The Ozarks Natural Beauty

Reader Contribution by Mike Mcarthy
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Mid America’s Ozarks region encompasses almost 55,000 sq. miles mostly in Missouri and Arkansas. There are also portions in eastern Oklahoma and the tip of southeast Kansas. A broader definition includes parts of southwestern Illinois which is debated amongst geologists. Regardless, an adventurist can explore countless areas of natural beauty in this land. I can only touch on the subject here. But it should be enough to whet your appetite. Traveling for over 20 years exploring, studying, photographing and writing about the region is only a start for me. I still have many places to experience and capture through the lens and pen.

The Ozarks is an outdoorsman’s dream. Clear running streams, picturesque lakes, some of the country’s largest springs, thousands of caves and other natural wonders adorn the landscape. Also, the hunting and fishing is world renown. Here are a handful of spots to target on your adventures.

Visit the upper Buffalo River region around Newton County, AR. This area is probably the most isolated and rugged portion of the Ozarks located in northwest Arkansas. Tucked away in the Boston Mountains range, you’ll find dramatic landscapes, wild elk and breathtaking waterfalls during the rainy season, plus millions of acres of wilderness and forests. Enjoy a float down the Buffalo River with its 500 ft. tall bluff lines or Sam’s Throne with the remarkable vistas and rock climbing opportunities offered here. Hike back to Hawksbill Crag, aka Whitaker Point, in the Upper Buffalo Wilderness Area. You will also experience an Appalachian culture where the old fashion customs and organic ways of living are the norm.

Another portion of the Ozarks to consider is the White River Valley that extends across most of northern Arkansas and southwest Missouri. The river and lakes located in the White River basin are known for the great recreation including boating, fishing, scuba diving and hunting. Many world records have been recorded in this drainage area for several fish species, including a brown trout over 40 lbs. The scenery here is outstanding and the hundreds of small towns and villages that dot the land add to the mystique.

Ozark County, MO is the real Ozarks as is advertised by the Chamber. There are no stop lights, chain stores or shopping malls. It is the second largest county in the state geographically, yet the smallest population wise, with only 7,000 thousand or so residents in the entire county. Lakes, streams and natural areas dominate. The North Fork River, Norfork and Bull Shoals lakes, Glade Top Trail and Caney Mountain Conservation Area are sites of interest. Don’t be surprised to see a black bear or  roadrunner, along with a lot of other typical wildlife for this region of the U.S. Ozark County is in south central Missouri on the border with Arkansas.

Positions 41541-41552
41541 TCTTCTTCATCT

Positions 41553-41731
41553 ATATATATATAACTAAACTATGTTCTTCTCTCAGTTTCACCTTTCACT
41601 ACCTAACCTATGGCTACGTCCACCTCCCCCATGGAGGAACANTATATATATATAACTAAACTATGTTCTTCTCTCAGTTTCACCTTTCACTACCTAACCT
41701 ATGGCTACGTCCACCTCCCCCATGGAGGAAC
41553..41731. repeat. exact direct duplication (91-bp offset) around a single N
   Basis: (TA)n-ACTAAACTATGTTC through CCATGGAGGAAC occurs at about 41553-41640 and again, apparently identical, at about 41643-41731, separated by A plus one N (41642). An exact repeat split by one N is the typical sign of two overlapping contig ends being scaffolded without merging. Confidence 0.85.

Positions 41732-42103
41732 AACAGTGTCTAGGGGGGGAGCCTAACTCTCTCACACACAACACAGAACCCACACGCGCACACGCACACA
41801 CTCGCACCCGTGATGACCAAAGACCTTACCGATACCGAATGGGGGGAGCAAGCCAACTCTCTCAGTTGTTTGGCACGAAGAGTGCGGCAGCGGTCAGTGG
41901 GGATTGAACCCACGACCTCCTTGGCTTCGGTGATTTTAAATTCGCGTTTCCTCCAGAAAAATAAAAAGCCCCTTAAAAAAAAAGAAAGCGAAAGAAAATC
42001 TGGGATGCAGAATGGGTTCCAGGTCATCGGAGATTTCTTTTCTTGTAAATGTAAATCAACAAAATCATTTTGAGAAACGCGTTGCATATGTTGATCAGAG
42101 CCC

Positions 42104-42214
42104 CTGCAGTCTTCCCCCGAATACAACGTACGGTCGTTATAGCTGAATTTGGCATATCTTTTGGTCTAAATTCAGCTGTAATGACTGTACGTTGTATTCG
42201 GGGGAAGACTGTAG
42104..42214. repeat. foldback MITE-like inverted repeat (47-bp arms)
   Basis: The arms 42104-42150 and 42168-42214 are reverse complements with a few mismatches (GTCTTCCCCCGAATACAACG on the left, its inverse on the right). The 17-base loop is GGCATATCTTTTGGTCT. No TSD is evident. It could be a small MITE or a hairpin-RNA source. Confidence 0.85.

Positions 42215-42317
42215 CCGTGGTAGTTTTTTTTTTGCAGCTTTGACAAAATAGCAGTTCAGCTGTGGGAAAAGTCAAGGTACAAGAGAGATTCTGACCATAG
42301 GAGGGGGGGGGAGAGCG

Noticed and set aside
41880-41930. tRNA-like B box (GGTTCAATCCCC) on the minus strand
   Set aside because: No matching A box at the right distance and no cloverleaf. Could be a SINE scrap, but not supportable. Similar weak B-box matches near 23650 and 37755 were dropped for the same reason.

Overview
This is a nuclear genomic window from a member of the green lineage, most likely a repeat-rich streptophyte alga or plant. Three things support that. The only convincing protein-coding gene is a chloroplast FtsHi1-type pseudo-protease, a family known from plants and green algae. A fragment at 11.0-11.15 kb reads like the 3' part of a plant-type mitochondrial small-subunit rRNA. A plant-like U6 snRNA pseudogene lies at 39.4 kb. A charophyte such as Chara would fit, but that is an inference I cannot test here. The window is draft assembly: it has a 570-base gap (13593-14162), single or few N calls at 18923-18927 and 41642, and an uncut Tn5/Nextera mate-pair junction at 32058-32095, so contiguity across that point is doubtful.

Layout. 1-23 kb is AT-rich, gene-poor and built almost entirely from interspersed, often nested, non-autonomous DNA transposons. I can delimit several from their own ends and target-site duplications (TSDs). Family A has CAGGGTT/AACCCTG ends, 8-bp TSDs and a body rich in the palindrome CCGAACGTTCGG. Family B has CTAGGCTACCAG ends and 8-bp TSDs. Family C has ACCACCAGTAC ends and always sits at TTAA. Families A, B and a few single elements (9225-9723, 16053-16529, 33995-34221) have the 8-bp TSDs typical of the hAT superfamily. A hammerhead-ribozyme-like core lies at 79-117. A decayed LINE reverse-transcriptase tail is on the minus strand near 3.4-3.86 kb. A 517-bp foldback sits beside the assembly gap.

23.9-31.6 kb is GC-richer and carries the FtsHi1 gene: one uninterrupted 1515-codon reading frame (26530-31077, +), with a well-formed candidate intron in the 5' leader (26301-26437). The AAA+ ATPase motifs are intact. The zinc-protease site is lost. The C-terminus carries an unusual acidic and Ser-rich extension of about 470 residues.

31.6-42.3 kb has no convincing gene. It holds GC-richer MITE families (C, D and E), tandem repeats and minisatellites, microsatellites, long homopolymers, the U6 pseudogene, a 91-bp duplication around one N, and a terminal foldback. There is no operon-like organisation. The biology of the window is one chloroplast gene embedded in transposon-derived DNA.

A must-see is the Ozark National Scenic Riverways in south central Missouri which consist of the Current and Jacks Fork rivers and their tributaries. These are national park and forest lands with pristine, clean, clear-running streams. The Current is the most spring-fed river in the Ozarks and includes the largest cold water spring release in the country and second largest in the world. Big Spring discharges an average of over 276 million gallons of water a day at 58 degrees (brrrr!). The Midwest’s only wild horse herd runs free in this region. Folks come from all over to try and get a glimpse of them. Rocky Falls is another great attraction, which is a large waterfall that spills over some of the oldest volcanic rock in the nation. It’s also a wonderful playground and swimming hole in the summertime.

Another portion of Missouri Ozarks to see is the St. Francois Mountains in southeast Missouri. Precambrian igneous (volcanic) rocks rising on top of the Ozarks Plateau have created several geological oddities and wonders such as Elephant Rocks. Giant pink granite rocks stacked together and on top of each other, many as large and even much larger than herds of elephants, that can be climbed and explored by tourists. Johnson’s Shut-Ins, a gorge carved out by the Black River with a unique rocky landscape and watery playground, is another must-see. Trail hiking is a great way to enjoy this area. The Ozark Trail runs through this section and most other areas in the Missouri Ozarks.

 There are many other points of interest in the Ozarks and within the regions highlighted in this blog. Contact Mike McArthy at to find out more.

A word of caution: As with any rugged outdoor activities, there are dangers involved. Bears, some mountain lions, poisonous snakes and other possible dangers exist. Entering caves, walking bluff lines, wading and swimming wild streams and deep lakes all pose a risk. Approach these areas with caution and good common sense. Folks get hurt and die every year adventuring the Ozarks. Be prepared when hiking or entering isolated areas such as the wilderness regions. It will help insure a safe, enjoyable trip, with memories for a lifetime.

For more photos of the Ozarks beauty in print go to